hepatic dysfunction, may be more sensitive to

CNS effects.

In individuals who have ingested overdoses of

loperamide HCl, cardiac events such as QT

interval prolongation, Torsades de Pointes, other

serious ventricular arrhythmias, cardiac arrest

and syncope have been observed (see section

4.4). Fatal cases have also been reported.In

individuals who have intentionally ingested

overdoses (reported in doses from 40 mg up to

792 mg per day) of loperamide HCl, QT interval

prolongation and or serious ventricular

arrhythmias, have been observed (see section

4.4 Warnings and Precautions). Fatal cases have

also been reported.

Treatment:

In cases of overdose, ECG monitoring for QT

interval prolongation should be initiated.

If CNS symptoms of overdose occur, naloxone

may be given as an antidote. Since the duration

of action of loperamide is longer than that of

naloxone 1 to 3 hrs), repeated treatment with

naloxone might be indicated. Therefore, the

patient should be monitored closely for at least

48 hours in order to detect possible CNS

depression.

5.3 Preclinical safety data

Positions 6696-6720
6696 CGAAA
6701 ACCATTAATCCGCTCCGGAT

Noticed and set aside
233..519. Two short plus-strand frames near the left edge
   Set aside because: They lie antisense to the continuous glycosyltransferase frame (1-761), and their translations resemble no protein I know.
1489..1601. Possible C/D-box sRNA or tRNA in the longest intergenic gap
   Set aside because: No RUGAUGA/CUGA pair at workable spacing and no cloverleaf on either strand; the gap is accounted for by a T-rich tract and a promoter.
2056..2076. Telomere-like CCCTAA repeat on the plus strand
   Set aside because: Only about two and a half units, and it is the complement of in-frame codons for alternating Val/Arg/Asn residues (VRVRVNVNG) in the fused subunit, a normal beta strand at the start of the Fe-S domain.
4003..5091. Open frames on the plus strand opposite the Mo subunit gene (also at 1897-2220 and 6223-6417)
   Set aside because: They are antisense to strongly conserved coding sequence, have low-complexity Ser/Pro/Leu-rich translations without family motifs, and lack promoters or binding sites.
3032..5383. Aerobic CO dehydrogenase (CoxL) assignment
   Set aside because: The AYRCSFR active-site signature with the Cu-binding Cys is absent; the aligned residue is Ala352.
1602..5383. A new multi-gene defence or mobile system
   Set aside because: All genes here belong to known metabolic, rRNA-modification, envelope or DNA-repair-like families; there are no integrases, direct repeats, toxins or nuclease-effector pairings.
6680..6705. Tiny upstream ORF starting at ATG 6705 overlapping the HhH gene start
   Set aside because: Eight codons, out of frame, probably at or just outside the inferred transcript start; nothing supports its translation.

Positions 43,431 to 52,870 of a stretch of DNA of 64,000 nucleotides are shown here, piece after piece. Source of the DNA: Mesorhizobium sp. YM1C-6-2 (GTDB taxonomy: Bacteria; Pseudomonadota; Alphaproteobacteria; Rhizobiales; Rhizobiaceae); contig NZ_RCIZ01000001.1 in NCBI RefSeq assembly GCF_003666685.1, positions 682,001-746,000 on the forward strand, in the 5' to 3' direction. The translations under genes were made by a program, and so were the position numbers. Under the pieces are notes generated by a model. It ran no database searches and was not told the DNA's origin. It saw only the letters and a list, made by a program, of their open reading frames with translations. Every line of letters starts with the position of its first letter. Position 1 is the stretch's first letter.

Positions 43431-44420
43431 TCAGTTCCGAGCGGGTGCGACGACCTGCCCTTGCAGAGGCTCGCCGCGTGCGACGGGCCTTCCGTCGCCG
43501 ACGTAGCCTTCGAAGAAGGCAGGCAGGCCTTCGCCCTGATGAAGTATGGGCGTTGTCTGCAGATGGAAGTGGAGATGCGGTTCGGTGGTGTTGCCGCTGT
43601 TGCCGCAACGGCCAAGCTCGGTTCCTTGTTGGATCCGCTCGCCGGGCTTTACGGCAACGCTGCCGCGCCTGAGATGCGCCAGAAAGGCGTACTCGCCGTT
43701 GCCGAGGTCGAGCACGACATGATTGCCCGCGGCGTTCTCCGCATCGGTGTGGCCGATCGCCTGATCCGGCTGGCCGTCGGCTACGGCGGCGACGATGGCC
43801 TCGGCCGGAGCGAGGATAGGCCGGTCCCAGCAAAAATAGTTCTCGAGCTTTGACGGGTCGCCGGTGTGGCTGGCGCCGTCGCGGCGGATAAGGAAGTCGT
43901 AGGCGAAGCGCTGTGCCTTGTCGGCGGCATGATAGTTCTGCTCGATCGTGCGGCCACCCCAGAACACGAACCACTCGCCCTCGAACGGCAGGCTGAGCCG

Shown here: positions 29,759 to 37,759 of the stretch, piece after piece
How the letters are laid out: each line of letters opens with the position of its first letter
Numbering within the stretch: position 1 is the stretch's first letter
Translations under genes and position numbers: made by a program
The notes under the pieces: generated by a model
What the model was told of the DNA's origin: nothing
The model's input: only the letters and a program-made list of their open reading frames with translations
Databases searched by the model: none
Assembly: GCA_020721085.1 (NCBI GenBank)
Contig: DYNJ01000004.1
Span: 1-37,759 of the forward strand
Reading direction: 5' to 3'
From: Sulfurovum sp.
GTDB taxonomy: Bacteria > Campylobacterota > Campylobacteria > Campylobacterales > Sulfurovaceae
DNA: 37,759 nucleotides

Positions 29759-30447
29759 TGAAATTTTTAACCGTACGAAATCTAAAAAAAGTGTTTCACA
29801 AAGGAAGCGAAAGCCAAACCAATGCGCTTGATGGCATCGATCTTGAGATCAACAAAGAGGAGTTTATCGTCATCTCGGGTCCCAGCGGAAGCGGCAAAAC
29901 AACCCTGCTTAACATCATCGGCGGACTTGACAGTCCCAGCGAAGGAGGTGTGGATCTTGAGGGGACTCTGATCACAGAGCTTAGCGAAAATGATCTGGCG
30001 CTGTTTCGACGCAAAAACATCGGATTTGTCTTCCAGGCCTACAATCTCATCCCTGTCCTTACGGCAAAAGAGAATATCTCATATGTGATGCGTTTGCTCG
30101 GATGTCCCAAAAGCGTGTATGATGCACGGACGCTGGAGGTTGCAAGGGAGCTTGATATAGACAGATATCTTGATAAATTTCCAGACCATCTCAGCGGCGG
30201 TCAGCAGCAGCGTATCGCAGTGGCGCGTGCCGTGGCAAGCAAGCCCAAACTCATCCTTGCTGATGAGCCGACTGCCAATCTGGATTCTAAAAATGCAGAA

Non

 

 

clinical in vitro and in vivo evaluation of

 

loperamide indicates no significant cardiac

electrophysiological effects within its

therapeutically relevant concentration range and

at significant multiples of this range (up to 47

 

 

 

fold). However, at extremely high concentrations

associated with overdoses (see section 4.4

Warnings and Precautions), loperamide has

cardiac electrophysiological actions consisting of

inhibition of potassium (hERG) and sodium

currents, and arrhythmias. Within its

therapeutically relevant concentration range and

at significant multiples of this range (up to 47

 

 

 

fold), loperamide has no significant cardiac

electrophysiological effects. However, at

extremely high concentrations associated with

intentional overdose (see section 4.4 Warnings

and Precautions), loperamide has cardiac

electrophysiological actions consisting of

inhibition of potassium (hERG) and sodium